Last month when the Food and Drug Administration decided that trans fats would no longer be “generally recognized as safe,” their decision made big headlines in the news, but it’s actual impact on the food business was debatable. Growing concern over trans fats had already to cutbacks and according to the FDA, consumption of trans fats fell by 78 percent from 2003 to 2012, the New York Times reported.
But unnatural trans fats (as opposed to natural trans fats like those that exist in beef or butter and are not affected by the FDA ruling) still exist in some foods and they will have to go away. But what will replace them?
Nation’s Restaurant News specifically looked at new oils that are being used to address the trans-fat ban, with Stratas Foods, a company that specializes in providing fats and oils to the food industry.
According to Roger Daniels, Vice President of Research, Development and Innovation for Stratas, restaurants and food manufacturers will just use reformulated versions of many of the oils on the do-not-use list like canola, soybean and sunflower oils. These new versions have been specifically developed to be higher in monounsaturated fat, allowing them to be more shelf-stable, and possibly, more healthy.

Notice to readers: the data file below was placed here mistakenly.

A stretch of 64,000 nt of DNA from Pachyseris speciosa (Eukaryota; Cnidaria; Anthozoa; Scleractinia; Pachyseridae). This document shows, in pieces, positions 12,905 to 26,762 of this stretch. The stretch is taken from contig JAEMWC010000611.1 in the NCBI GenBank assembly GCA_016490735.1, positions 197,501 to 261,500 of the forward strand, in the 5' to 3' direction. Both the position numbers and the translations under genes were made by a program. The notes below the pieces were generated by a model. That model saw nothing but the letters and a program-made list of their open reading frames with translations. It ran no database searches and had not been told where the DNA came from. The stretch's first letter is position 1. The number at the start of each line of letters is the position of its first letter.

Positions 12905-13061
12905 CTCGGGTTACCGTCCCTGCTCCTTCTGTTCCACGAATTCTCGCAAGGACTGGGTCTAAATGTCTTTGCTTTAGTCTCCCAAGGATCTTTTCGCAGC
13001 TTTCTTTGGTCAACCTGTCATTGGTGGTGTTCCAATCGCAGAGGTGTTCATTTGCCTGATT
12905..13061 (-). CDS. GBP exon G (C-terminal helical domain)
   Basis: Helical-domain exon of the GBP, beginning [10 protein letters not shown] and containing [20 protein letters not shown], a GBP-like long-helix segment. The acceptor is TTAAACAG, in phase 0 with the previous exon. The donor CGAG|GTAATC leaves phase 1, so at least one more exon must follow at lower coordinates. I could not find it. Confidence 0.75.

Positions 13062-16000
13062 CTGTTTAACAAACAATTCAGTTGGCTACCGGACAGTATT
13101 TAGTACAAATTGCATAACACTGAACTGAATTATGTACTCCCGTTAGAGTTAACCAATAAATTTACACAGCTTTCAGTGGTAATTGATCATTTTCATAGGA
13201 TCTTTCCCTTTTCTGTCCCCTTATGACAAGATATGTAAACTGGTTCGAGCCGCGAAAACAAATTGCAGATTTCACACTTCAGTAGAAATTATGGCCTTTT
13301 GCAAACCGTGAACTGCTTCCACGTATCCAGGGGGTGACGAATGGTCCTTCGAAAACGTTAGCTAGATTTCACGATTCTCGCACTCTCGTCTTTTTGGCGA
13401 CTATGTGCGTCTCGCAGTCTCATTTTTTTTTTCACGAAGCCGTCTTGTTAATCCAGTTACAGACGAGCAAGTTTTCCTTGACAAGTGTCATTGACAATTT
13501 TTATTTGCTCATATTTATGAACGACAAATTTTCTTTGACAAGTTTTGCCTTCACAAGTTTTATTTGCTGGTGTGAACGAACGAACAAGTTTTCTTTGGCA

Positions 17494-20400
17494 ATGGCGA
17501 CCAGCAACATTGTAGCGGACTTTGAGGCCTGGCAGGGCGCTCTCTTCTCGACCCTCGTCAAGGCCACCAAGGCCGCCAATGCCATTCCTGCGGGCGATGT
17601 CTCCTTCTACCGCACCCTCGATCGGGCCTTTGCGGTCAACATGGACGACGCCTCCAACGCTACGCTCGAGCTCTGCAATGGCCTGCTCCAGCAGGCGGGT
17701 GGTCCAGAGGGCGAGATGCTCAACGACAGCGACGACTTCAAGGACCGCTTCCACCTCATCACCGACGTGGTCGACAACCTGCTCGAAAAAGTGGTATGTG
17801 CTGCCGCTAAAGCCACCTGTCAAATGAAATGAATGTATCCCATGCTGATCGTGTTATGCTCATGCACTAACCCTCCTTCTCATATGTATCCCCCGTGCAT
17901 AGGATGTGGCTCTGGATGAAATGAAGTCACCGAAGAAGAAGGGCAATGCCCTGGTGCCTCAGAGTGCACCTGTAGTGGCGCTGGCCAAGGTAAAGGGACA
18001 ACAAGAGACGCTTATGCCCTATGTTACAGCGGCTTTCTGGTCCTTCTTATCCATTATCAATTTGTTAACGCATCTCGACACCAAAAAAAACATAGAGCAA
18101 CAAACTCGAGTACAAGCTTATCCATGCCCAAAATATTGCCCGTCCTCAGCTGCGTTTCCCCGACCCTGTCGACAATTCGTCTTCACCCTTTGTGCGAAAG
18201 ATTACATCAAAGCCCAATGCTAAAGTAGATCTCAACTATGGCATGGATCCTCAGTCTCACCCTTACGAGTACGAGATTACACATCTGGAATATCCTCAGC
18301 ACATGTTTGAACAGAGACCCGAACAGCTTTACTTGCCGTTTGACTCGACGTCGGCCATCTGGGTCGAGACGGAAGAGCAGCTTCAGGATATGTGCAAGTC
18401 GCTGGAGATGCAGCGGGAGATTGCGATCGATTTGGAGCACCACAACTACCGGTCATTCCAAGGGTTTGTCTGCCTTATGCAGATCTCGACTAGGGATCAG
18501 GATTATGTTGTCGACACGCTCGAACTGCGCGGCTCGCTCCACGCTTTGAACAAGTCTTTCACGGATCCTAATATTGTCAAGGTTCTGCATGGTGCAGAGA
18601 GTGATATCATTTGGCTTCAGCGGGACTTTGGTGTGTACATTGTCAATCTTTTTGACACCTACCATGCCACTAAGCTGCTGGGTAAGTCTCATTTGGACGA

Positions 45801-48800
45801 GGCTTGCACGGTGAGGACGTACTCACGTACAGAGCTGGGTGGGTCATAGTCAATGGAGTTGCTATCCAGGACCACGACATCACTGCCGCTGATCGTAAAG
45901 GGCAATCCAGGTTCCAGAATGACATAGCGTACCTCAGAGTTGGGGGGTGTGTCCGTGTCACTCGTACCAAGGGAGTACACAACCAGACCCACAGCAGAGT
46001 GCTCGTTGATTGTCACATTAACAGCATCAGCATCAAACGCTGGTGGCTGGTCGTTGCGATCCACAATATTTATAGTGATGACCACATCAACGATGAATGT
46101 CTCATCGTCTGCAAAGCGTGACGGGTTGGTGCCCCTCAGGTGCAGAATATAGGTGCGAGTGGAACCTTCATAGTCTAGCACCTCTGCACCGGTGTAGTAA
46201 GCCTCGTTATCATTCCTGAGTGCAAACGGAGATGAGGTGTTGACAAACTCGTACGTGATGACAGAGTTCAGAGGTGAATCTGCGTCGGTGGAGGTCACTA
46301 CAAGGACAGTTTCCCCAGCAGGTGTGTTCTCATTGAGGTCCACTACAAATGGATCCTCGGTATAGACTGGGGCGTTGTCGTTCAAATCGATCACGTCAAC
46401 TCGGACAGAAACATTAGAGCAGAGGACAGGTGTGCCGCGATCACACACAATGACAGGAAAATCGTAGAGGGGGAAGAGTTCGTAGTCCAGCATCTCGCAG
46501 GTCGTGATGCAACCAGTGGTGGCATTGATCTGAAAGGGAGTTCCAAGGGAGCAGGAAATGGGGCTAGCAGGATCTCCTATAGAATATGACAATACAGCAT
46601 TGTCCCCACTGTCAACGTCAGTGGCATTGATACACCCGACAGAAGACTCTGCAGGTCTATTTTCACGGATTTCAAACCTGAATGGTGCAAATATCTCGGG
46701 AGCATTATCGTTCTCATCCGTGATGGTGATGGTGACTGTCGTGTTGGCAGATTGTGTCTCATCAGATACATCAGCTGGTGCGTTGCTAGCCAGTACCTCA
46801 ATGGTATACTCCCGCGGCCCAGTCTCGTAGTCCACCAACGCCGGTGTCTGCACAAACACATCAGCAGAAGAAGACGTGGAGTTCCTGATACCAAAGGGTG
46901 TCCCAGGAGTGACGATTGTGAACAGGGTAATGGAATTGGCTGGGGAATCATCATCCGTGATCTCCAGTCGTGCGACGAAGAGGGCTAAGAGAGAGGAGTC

Restaurant News listed other alternatives as well, including “natural solid-containing oils such as palm and palm kernel and coconut; designer lipids such as Algal oils; and next-generation seed oil products.” But these products can come with problems of their own. Take palm oil for example: It’s controversial due to accusations that it contributes to deforestation.
For someone who doesn’t work in the cooking oil industry or never got their PhD in chemistry, all these trans fat alternatives are probably enough to make your head spin. It’s a reminder that getting rid of trans fats isn’t the end of the discussion. In some ways, it’s just the beginning.